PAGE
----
In recent months, Crestonians have noticed it difficult to find a place to take their recyclables like glass, paper and plastics.
Why the difficulty? Well, there used to be four big green bins in city limits for the public to dispose of recyclable materials. Those bins were located at Hy-Vee, True Value, Fareway and Prairie Solid Waste Recycling.
However, misuse by the public in and around the recycling bins has resulted in two Creston businesses removing recycling bins from their property. Those businesses removing bins were Hy-Vee and True Value.
“We’ve dealt with the mess for five years,” said Kent Sinn, owner of Creston True Value, “and enough was enough. The bins would be full and instead of coming back later, the public just piles up their cardboard, paper and trash next to the bin. Well, on windy day, it would blow all over our parking lot and we’d have to send out an employee to chase it all down.”
Amy Schultes, manager at Prairie Solid Waste Agency, said the reason the bins are constantly full is two-fold.
One, there are a lack of bins available to the public, therefore, they fill up quickly. And secondly — under the current contract — Waste Management only empties the recycling bins twice per week on Mondays and Thursdays.
“There will be another bin taken to Fareway today,” Schultes said. “So, there will be two bins at Fareway now to help with overflow. And, we will monitor those bins to see if we need to start having Waste Management come more than twice per week.”
Take the effort
With True Value and Hy-Vee removing their bins, Crestonians now only have two options to take recycling in city limits. Those options are the two bins now at Fareway in uptown Creston and Prairie Solid Waste Recycling on Highway 34 on the western part of town.
“And most people aren’t even aware a bin exists at Prairie Solid Waste Recycling,” Schultes said.
That means almost all recyclables for the entire city of Creston are currently being taken to Fareway. Mark Benbow, manager at Fareway, said he deals with the same problems that True Value and Hy-Vee encountered.
“Sometimes it doesn’t matter if the bins are full or not,” Benbow said. “I have actually went out there myself, picked up the recyclables other people left next to the bin and put the material in the holes. So, I know it is possible to get it in the holes. It does take a little effort, though. I guess if we are one of the only bins left, people better be nice because we don’t want a trashy parking lot (at Fareway.) We want a clean establishment.”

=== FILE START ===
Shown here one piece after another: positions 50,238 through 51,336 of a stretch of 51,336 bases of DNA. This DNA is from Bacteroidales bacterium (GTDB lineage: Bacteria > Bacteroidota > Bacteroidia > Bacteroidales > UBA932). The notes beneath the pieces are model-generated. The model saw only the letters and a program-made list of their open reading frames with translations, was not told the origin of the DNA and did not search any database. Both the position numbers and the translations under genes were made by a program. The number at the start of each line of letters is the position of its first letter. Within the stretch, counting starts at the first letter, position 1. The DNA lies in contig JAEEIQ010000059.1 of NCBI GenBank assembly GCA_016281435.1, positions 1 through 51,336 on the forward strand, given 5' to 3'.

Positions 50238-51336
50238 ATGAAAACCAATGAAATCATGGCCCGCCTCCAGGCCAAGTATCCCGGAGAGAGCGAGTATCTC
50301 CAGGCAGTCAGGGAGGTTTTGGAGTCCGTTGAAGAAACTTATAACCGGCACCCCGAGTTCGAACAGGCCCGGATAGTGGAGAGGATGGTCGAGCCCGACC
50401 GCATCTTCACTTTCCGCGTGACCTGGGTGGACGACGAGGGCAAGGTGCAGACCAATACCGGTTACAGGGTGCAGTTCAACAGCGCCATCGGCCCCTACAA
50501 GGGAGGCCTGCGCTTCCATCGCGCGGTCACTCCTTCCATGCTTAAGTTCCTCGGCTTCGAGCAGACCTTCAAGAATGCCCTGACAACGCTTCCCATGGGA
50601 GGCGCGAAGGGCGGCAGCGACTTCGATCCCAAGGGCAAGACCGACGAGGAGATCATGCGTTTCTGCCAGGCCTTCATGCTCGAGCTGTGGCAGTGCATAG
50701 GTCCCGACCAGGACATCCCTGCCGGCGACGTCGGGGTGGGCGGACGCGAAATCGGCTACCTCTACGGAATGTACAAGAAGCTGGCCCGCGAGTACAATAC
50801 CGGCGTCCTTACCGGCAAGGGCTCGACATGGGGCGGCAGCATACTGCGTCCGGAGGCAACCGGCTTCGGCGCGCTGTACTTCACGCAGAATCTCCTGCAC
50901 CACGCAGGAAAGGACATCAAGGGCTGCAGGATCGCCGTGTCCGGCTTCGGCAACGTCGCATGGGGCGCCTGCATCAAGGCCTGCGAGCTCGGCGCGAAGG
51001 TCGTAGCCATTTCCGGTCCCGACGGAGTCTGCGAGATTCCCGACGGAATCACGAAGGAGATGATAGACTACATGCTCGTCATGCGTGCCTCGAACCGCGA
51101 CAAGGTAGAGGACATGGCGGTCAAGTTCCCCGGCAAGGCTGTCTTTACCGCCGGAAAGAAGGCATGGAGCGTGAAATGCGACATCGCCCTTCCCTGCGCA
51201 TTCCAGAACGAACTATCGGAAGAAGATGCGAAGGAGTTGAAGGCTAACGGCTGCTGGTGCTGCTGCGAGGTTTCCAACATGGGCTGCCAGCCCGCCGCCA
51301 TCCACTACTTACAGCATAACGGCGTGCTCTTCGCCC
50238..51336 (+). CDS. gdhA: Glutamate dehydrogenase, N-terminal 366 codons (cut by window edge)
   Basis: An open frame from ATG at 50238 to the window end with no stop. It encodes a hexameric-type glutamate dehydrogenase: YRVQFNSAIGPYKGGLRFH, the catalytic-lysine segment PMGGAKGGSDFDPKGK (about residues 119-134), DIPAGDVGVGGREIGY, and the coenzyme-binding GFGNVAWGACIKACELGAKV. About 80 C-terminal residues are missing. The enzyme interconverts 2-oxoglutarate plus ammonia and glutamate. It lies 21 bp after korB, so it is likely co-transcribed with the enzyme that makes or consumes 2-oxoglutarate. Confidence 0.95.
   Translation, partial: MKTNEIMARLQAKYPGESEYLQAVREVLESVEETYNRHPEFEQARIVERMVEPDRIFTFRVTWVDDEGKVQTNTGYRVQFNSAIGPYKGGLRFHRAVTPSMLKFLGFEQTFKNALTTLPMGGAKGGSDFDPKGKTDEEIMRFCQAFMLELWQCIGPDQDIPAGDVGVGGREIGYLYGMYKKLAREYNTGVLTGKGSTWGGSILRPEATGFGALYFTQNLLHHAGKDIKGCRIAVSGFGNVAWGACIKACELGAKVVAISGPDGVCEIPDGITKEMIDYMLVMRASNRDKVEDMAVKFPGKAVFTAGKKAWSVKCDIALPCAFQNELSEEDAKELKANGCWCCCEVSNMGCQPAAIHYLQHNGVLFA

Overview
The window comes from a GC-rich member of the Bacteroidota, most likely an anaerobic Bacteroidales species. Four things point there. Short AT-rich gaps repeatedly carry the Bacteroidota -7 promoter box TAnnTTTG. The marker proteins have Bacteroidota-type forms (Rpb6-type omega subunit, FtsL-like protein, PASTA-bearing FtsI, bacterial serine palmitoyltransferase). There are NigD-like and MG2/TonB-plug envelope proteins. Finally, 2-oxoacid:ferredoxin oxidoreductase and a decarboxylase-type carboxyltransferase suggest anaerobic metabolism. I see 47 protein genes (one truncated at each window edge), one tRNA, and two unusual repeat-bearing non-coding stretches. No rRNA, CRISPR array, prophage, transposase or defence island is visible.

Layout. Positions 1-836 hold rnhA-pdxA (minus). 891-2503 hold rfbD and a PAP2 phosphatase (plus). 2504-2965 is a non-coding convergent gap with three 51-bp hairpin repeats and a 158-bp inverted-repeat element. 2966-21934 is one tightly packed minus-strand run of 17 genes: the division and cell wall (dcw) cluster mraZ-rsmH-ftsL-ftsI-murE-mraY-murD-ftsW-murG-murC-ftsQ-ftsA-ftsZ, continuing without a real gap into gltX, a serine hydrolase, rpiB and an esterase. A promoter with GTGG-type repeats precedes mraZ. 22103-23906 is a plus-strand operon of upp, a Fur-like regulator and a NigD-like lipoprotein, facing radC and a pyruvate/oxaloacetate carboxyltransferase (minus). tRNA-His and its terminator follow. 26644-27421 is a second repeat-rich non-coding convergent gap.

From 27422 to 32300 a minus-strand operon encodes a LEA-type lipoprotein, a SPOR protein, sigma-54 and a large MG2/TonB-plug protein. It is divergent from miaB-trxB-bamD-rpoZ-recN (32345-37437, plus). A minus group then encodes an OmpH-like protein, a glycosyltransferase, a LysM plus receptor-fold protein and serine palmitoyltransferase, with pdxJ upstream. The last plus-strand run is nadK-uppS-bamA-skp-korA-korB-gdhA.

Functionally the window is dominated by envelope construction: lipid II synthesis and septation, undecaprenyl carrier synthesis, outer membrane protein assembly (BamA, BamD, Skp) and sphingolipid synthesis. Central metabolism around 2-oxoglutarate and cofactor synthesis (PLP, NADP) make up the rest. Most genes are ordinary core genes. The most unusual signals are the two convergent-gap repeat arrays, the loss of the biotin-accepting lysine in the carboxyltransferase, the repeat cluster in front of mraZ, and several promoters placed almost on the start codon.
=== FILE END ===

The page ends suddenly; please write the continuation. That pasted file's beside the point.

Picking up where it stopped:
Schultes is having discussions with other Creston businesses right now asking for permission to place a recycling bin in their parking lot. However, she’s not having much luck.
“The bin occupies a lot of space in their parking lot,” Schultes said, “and they are concerned they may run into the same problems other businesses are having with the trash.”
If you’re interested, however, contact Schultes at 641-202-6700.
Iona Allen, city clerk in Corning, and Ty Wheeler, city administrator in Osceola, both said their respective cities had similar problems with the public misusing the recycling bins. Wheeler said often times the public would dump trash in the recycling bins.
“The worst was when people dumped kitty litter in the recycling bin,” Wheeler said.
However, Wheeler and Allen both agreed those problems came to a halt once their respective cities began offering curbside recycling. Wheeler noted it’s much easier to identify misuse now with curbside recycling because everyone has their own recycling receptacle.
But, curbside recycling is probably costly, right?
Wheeler said Osceola City Council recently switched from Waste Management to Jim’s Sanitation, and Osceola residents pay $3.65 per month for curbside recycling with Jim’s Sanitation. Residents have two 96-gallon receptacles — one for waste and one for recycling.
Wheeler said the recycling receptacle has a yellow lid and is picked up by Jim’s Sanitation every other week.
Meanwhile, Corning currently has curbside recycling through Waste Management. Allen said their residents pay $3.91 per month for curbside recycling. They also have two receptacles and recycling is picked up every other week.
“Nobody balked at all about paying the $3 for curbside recycling,” Allen said. “People like the convenience. It’s been a win all the way around for the Corning community.”
So, what about Creston? Could Crestonians get curbside recycling?
Mike Taylor, Creston city administrator, said the city of Creston is currently in the fifth year of a seven-year contract with Waste Management for waste removal services. That contract expires in June 2016. However, curbside recycling is not part of that current contract with the city of Creston.
“We could look at adding curbside recycling before the contract ends (in 2016),” Taylor said. “Both the city and Waste Management would have to be willing to open the contract back up. I don’t know if now is the right time, though. My stance is we wait until the contract expires. However, I don’t disagree that we need to sit down at some point and take a hard look at the future of recycling in Creston.”